A friend in the 12 Step Movement years ago taught me this saying: “the main thing is to keep the main thing the main thing.” And for all kinds of reasons that phrase and saying has come back to me over the past few weeks, and especially in my thoughts and in my heart in those last days with Patrick both in the hospital and at home.
I was remembering glimpses, moments. Some many years ago, some very recent. Lunches. Ballgames. Quiet conversations. Vestry meetings and church gatherings. The pride he felt when he looked at his kids. The tributes that so many of his colleagues paid to him at that great retirement dinner at the Blarney Stone. (Although Pat certainly put a new spin on the word retirement in the years that followed!) Of course the importance of his family. So impressive to me as a husband, a father. Megan posted one of her wedding photos on Facebook—Patrick escorting her down the aisle. A beautiful moment, and that wonderful smile! And how much joy in being a grandfather! Remembering when the girls were baptized. What a great day . . . .
Perhaps just right to recall the word from scripture, in 25th chapter of St. Matthew, the Parable of the Talents, when the Great Lord returns to see how well his employees have done with the tasks of stewardship that he had given to them. “Well done, good and faithful servant. You have been faithful over a little, I will set you over much. Enter into the joy of your master.” A great word to remember today. Well done, Patrick. Thinking of the courage, and I think that really is the right word for Patrick in these past years, as he has had so many adversities. Great courage. Now, “enter into the joy of your master.”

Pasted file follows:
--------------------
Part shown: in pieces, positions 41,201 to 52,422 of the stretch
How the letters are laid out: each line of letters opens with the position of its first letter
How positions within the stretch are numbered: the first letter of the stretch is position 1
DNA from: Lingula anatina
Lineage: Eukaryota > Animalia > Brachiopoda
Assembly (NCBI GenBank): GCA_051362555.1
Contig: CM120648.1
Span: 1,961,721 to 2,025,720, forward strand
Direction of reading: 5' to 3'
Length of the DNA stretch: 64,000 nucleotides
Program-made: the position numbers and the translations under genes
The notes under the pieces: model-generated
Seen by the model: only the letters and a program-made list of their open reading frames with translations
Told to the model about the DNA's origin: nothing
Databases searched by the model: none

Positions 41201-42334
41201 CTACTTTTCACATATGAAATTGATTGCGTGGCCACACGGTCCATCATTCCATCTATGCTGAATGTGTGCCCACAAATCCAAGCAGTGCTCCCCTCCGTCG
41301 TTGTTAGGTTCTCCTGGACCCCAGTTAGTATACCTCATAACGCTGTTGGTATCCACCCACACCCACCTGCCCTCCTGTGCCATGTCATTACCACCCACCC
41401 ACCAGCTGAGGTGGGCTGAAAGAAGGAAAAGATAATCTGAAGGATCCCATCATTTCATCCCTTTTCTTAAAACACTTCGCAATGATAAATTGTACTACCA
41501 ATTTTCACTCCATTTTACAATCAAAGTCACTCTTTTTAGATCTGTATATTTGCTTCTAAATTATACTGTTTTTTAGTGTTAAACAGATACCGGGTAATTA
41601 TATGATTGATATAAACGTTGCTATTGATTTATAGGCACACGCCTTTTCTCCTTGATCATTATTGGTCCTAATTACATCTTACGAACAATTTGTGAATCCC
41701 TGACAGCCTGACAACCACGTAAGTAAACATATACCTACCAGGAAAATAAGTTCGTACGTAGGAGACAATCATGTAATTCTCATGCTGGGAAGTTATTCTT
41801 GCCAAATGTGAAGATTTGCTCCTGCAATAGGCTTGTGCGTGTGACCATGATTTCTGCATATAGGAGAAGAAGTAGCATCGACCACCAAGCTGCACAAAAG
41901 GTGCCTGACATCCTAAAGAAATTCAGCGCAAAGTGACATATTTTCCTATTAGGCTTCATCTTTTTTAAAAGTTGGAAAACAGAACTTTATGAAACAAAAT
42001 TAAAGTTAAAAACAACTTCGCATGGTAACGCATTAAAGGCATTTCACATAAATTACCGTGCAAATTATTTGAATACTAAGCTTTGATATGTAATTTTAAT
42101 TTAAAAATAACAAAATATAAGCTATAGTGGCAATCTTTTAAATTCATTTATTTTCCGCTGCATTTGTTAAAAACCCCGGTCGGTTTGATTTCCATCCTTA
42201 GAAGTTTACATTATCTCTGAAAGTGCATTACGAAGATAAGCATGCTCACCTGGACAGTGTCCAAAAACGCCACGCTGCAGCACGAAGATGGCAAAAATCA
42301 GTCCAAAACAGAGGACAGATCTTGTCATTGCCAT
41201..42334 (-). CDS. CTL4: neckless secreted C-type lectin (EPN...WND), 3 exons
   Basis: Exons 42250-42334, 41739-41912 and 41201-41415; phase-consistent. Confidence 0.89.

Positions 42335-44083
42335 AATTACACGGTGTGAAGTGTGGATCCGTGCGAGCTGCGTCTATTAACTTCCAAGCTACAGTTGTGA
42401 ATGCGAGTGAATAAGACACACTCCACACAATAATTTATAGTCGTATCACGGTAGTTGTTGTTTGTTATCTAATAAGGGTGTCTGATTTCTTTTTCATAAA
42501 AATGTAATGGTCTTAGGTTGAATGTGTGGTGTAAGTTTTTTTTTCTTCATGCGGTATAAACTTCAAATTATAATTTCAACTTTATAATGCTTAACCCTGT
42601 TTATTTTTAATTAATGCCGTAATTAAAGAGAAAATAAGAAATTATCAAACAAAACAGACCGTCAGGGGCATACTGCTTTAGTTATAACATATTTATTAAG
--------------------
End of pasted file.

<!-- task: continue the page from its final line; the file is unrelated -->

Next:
Patrick’s family selected the readings for this service, and I want especially to highlight the reading from St. John’s Revelation, the 21st chapter, and the wonderful vision revealing the great consummation and completion and victorious conclusion of God’s great plan for us and for all of creation. Every tear wiped away. Every sorrow comforted. Every burden and every pain lifted away. And the one who created us and who sustains us: “Behold, I make all things new.”
This is the promise of the savior who died on the cross to cancel our sins and who rose from the dead on Easter morning as the first sign of new life and life eternal in his name. A promise for each of us even in these difficult times, when we encounter suffering, pain, loss. “Behold, I make all things new.”
In the sure and certain hope of life in Christ Jesus, what we all have to be about this evening, with all the sadness that there is—what we all have to be about is to learn to live every day of this short and precious life in the love of God and of one another, serving God and one another, knowing that to be such a privilege.
Jesus said, in my Father’s house are many mansions. If it were not so, I would have told you. I go to prepare a place for you. And if I go to prepare a place for you, I will come again, and bring you to myself, that where I am, you may be also.” “I am the resurrection and the life, saith the Lord. He that believeth in me, though he were dead, yet shall he live. And whosoever liveth and believeth in me shall never die.”
Patrick reminded me from time to time that he was of Irish descent. I’d like to invite us all as we remember him and as we commend him to God, to stand and turn to the blue hymnal, and let us sing together a wonderful prayer and affirmation of Christian faith, and a lovely Irish tune: hymn #488. “Be thou my vision.”